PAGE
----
It is common practice for older parents to use the equity in their homes to help their children out financially, but you need to be aware of potential pension issues when entering into such transactions.
All too often, age pensioners use the equity in their home to help their adult children financially without getting adequate legal advice or considering the risks involved in doing so.
Apart from the risk of losing your home, you also risk incurring a significant reduction to or loss of your pension entitlements.
Misunderstandings often arise around the family home because the principal home is an exempt asset and excluded from the social security assets tests. But that doesn’t mean you can do anything you like with it without affecting your pension.
If you transfer legal title of the family home to your children, even if you continue to live in it, it is no longer exempted as a principal home.
Under social security laws, you can gift $10,000 a year ($30,000 over five years) without it affecting your pension. Any amount over is assessed as an asset for five years after they were gifted. They are known as “deprived assets”.
If you sell the property so it does not fall under the gifting rules, the money paid for the property will be treated as an asset and will affect your pension rate. But as you spend the money, you reduce your assets and may be entitled to a higher rate of pension.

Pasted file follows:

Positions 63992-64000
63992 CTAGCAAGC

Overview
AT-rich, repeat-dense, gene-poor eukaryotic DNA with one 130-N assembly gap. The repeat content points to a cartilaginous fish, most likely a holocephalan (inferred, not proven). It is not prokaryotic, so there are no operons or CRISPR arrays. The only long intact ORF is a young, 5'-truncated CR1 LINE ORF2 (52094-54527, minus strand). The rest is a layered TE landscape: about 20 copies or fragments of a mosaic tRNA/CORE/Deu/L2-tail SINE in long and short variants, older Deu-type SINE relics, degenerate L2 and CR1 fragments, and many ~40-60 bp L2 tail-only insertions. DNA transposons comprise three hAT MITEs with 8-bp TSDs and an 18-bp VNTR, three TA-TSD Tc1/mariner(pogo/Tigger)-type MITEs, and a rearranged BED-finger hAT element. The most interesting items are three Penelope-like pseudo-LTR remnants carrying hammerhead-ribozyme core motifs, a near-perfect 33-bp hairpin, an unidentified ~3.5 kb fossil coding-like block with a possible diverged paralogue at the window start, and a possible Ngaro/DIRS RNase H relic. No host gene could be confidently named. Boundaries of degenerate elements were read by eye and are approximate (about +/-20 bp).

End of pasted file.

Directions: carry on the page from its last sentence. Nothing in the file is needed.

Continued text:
You may transfer your property in return for a “granny flat interest” – that is, a right to live in a property for life – and Centerlink will accept there has not been any gifting. Be careful not to give more than the reasonable value or the extra amount is assessed as a deprived asset for the next five years.
Your pension will also be affected if you use your family home as security for your children’s loan, or if you act as guarantor on a loan. Even if the intention is that your children repay the mortgage, the loan will be an assessable asset until it is repaid or considered irrecoverable.
If the child defaults and the house is sold, Centrelink will usually regard the proceeds from the sale of the house as a deprived asset and the pension will be reduced accordingly.
If you mortgage the home to purchase a new property, the full value of the new property will be assessable.
Pensioners are obliged to notify Centrelink of any changes to their circumstances that may affect their pension entitlements.
If Centrelink discovers a transfer, gift or loan, your pension entitlement will be recalculated from the date of the transaction. You may then have to repay the debt and your future payments may be reduced or cancelled.
For more information on property and social security benefits contact Carolyn Hagedoorn.